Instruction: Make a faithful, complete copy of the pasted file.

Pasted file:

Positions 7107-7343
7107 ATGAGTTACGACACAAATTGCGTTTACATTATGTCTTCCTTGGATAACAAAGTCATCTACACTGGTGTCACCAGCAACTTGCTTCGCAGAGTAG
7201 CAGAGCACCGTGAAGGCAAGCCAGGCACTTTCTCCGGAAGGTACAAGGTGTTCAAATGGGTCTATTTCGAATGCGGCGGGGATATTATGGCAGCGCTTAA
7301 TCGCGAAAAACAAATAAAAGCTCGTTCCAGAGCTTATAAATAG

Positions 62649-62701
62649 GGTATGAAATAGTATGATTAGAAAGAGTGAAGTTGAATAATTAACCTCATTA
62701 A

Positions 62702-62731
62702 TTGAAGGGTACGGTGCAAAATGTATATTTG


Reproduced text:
Positions 7107-7343
7107 ATGAGTTACGACACAAATTGCGTTTACATTATGTCTTCCTTGGATAACAAAGTCATCTACACTGGTGTCACCAGCAACTTGCTTCGCAGAGTAG
7201 CAGAGCACCGTGAAGGCAAGCCAGGCACTTTCTCCGGAAGGTACAAGGTGTTCAAATGGGTCTATTTCGAATGCGGCGGGGATATTATGGCAGCGCTTAA
7301 TCGCGAAAAACAAATAAAAGCTCGTTCCAGAGCTTATAAATAG

Positions 62649-62701
62649 GGTATGAAATAGTATGATTAGAAAGAGTGAAGTTGAATAATTAACCTCATTA
62701 A

Positions 62702-62731
62702 TTGAAGGGTACGGTGCAAAATGTATATTTG